HP OpenVMS Systems Documentation
HP OpenVMS Version 8.2 New Features and Documentation Overview
|DCL Command||Documentation Update|
|ANALYZE/IMAGE||New qualifiers: /FLAG_VALUES, /SECTIONS, /SEGMENTS, /SELECT|
|ANALYZE/OBJECT||New qualifiers: /FLAG_VALUES, /SECTIONS, /SELECT|
|ANALYZE/SSLOG||New command. Refer to the HP OpenVMS System Analysis Tools Manual for details.|
|APPEND||New /BLOCK_SIZE qualifier.|
|ASSIGN||New /CLUSTER_SYSTEM qualifier.|
|COPY||New /BLOCK_SIZE qualifier.|
|DEASSIGN||New /CLUSTER_SYSTEM qualifier.|
|DEFINE||New /CLUSTER_SYSTEM qualifier.|
|DELETE 'file'||New /GRAND_TOTAL qualifier.|
|DIRECTORY||New keyword VERSION for /SELECT.|
|INITIALIZE||New /GPT qualifier, new keywords for /ERASE, changes to /LIMIT, and /CLUSTER_SIZE default raised to 16.|
|OPEN||New /NOSHARE qualifier.|
|PATCH||Former VAX-only command now runs on all three platforms.|
|PURGE||New /GRAND_TOTAL qualifier.|
|SEARCH||New qualifiers: /LIMIT, /SKIP, /WILDCARD_MATCHING|
|SET BOOTBLOCK||New command (for I64 only).|
|SET DISPLAY||Additional values for /TRANSPORT and /PMTRANSPORT to support Internet Protocol version 6 (IPv6).|
|SET IMAGE||New command.|
|SET PROCESS||New /TOKEN and /SSLOG qualifiers and updated /RESOURCE_WAIT qualifier.|
|SET SERVER||Revised /CONFIGURE description. SET SERVER is now documented as three unique commands, which makes online help more user friendly.|
|SET SHADOW||Several additions to support Host-Based Minimerge.|
|SET TERMINAL||New /BACKSPACE qualifier.|
|SHOW DEVICES||Support added to display data in bytes when /FULL is specified.|
|SHOW FASTPATH||New command.|
|SHOW IMAGE||New command.|
|SHOW LICENSE||New /HIERARCHY and /OE qualifiers.|
|SHOW LOGICAL||New /CLUSTER qualifier; expanded display for /FULL.|
|SHOW PROCESS||New /CASE_LOOKUP and /TOKEN qualifiers; revised example for Red Sox fans.|
|SHOW SERVER||SHOW SERVER is now documented as two unique commands, which makes online help more user friendly.|
|SHOW SHADOW||Several additions to support host-based minimerge.|
|SHOW SYSTEM||New /IMAGE qualifier.|
|SHOW TERMINAL||New field at end of display.|
|SHOW WORKING_SETS||New capability to display in bytes.|
|WRITE||New /WAIT[/NOWAIT] qualifier.|
|DCL Lexical||Documentation Update|
|F$FID_TO_NAME||New lexical function.|
|F$GETDVI||New pathname argument and many new item codes.|
|F$GETJPI||New TOKEN item code.|
|F$GETSYI||List of item codes updated.|
|F$LICENSE||New lexical function.|
|F$MULTIPATH||New lexical function.|
|F$UNIQUE||New lexical function.|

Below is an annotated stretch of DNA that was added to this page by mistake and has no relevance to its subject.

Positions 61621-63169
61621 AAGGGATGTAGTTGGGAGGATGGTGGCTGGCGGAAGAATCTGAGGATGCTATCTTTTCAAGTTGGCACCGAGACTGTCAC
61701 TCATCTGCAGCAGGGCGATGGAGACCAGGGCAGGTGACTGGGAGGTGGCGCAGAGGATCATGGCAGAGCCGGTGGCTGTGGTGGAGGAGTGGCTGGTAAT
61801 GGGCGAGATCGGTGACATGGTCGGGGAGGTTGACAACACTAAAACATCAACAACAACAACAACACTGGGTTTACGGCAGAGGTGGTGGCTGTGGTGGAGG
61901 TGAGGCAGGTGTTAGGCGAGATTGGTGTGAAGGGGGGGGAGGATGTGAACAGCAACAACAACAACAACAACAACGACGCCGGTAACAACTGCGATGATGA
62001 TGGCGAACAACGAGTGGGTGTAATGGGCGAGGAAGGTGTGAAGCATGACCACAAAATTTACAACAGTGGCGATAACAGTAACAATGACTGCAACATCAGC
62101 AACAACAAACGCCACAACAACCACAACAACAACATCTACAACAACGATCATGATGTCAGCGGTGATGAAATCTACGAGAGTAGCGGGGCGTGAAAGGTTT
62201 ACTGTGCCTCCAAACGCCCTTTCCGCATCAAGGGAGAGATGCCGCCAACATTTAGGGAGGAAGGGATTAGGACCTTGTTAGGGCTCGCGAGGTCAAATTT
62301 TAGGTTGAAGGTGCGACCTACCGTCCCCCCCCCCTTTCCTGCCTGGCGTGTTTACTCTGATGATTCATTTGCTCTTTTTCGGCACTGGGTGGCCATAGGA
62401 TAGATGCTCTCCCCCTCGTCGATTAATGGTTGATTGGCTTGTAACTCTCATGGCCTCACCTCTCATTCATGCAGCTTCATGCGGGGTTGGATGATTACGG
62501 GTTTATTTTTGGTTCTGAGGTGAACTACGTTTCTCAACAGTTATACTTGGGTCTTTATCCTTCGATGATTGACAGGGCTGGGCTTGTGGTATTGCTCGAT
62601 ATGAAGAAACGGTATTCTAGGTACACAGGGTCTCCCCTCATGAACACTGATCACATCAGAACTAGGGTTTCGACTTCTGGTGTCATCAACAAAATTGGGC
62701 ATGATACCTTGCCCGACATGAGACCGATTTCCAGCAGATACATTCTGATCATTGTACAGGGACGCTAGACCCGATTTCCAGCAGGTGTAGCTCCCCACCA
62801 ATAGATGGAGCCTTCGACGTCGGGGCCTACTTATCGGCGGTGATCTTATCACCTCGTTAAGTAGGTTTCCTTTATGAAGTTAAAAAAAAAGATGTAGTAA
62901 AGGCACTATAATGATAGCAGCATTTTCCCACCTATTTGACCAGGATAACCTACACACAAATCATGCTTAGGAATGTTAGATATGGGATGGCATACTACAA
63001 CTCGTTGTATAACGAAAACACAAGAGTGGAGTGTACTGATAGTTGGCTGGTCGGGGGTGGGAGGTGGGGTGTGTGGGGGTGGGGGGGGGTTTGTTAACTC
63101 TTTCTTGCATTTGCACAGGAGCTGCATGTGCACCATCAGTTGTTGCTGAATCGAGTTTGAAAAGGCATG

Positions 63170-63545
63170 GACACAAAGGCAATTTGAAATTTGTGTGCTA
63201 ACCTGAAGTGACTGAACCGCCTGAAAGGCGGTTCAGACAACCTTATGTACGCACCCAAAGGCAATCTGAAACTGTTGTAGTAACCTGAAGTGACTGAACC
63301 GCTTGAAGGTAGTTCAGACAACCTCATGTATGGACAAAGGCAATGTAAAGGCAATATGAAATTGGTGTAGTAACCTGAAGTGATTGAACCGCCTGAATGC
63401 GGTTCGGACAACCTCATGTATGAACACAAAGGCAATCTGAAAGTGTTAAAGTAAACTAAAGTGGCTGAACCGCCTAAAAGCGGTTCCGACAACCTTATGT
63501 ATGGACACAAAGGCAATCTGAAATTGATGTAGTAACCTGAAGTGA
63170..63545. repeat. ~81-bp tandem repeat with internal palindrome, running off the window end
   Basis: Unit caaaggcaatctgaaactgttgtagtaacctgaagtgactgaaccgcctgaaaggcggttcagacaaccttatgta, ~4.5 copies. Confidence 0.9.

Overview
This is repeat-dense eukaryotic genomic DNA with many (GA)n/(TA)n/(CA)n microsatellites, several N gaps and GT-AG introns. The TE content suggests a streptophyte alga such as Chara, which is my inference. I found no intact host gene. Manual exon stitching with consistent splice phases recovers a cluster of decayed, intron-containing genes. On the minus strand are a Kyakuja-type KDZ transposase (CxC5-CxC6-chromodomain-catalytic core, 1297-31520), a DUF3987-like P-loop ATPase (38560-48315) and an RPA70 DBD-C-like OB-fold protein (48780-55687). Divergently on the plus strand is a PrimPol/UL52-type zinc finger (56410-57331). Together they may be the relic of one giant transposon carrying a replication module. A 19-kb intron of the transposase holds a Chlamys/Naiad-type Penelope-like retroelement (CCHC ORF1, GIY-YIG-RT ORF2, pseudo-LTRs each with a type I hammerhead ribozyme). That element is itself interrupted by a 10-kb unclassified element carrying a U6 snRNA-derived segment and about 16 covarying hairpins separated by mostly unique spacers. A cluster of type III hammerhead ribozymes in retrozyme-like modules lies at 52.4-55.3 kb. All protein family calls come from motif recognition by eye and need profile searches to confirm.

The License Management Facility has been updated to support two new business practices for OpenVMS on I64 systems: operating environments (OEs) and per-processor licensing (PPL).
Operating environments include the operating system and bundled applications in an integrated package. Currently, three different operating environments are available for OpenVMS I64 systems:
New qualifiers to LMF commands allow you to manage your operating environment licenses. One license now turns on FOE, EOE, or MCOE depending on which one you have purchased. This change reduces complexity of LMF management and improves flexibility of operations.
A new license type---per-processor or PPL---is required to run the operating environments. You need a license for each active processor in your I64 system.
Refer to the HP OpenVMS License Management Utility Manual manual for more information about licensing.
2.3 Monitor Utility Enhancements
The Monitor utility has been ported as a native utility for both OpenVMS Alpha and OpenVMS I64 systems. Several enhancements were made to the utility during the port:
$ mc system$examples:monitor_convert input-file output-file
OpenVMS Version 8.2 introduces a new way of providing the OpenVMS operating system and its layered products with the OpenVMS I64 system. Unlike OpenVMS Alpha, the OpenVMS I64 operating system provides three different packages available on Integrity servers:
All three operating environments are included on one DVD. Your license agreement determines to which operating environment you have access.
These OpenVMS I64 operating environments are licensed on a per-processor basis (PPL) and not on system capacity. Alpha licensing remains unchanged.
For a comprehensive list of technical specifications, go to the Software Products Description Web site: